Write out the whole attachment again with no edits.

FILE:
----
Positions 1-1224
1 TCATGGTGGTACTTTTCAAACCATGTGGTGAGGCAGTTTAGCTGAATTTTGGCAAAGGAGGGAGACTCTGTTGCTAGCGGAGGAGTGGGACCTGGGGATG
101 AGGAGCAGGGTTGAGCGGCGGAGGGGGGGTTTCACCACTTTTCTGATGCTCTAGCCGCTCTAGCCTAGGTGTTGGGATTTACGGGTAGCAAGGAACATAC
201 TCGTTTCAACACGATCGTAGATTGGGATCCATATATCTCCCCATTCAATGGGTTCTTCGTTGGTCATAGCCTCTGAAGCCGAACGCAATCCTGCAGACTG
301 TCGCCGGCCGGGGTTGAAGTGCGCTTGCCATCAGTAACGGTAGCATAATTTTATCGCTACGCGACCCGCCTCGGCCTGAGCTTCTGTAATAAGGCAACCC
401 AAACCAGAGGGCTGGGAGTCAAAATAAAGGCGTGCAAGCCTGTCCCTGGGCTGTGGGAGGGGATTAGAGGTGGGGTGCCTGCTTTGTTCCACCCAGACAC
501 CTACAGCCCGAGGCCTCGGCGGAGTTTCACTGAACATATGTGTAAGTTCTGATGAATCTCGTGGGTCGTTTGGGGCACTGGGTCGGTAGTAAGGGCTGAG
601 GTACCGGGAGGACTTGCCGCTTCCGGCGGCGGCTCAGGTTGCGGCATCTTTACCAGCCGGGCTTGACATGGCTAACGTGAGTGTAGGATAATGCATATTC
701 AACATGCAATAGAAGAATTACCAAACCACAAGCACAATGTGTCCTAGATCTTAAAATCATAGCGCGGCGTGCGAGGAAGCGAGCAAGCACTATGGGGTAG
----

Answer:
Positions 1-1224
1 TCATGGTGGTACTTTTCAAACCATGTGGTGAGGCAGTTTAGCTGAATTTTGGCAAAGGAGGGAGACTCTGTTGCTAGCGGAGGAGTGGGACCTGGGGATG
101 AGGAGCAGGGTTGAGCGGCGGAGGGGGGGTTTCACCACTTTTCTGATGCTCTAGCCGCTCTAGCCTAGGTGTTGGGATTTACGGGTAGCAAGGAACATAC
201 TCGTTTCAACACGATCGTAGATTGGGATCCATATATCTCCCCATTCAATGGGTTCTTCGTTGGTCATAGCCTCTGAAGCCGAACGCAATCCTGCAGACTG
301 TCGCCGGCCGGGGTTGAAGTGCGCTTGCCATCAGTAACGGTAGCATAATTTTATCGCTACGCGACCCGCCTCGGCCTGAGCTTCTGTAATAAGGCAACCC
401 AAACCAGAGGGCTGGGAGTCAAAATAAAGGCGTGCAAGCCTGTCCCTGGGCTGTGGGAGGGGATTAGAGGTGGGGTGCCTGCTTTGTTCCACCCAGACAC
501 CTACAGCCCGAGGCCTCGGCGGAGTTTCACTGAACATATGTGTAAGTTCTGATGAATCTCGTGGGTCGTTTGGGGCACTGGGTCGGTAGTAAGGGCTGAG
601 GTACCGGGAGGACTTGCCGCTTCCGGCGGCGGCTCAGGTTGCGGCATCTTTACCAGCCGGGCTTGACATGGCTAACGTGAGTGTAGGATAATGCATATTC
701 AACATGCAATAGAAGAATTACCAAACCACAAGCACAATGTGTCCTAGATCTTAAAATCATAGCGCGGCGTGCGAGGAAGCGAGCAAGCACTATGGGGTAG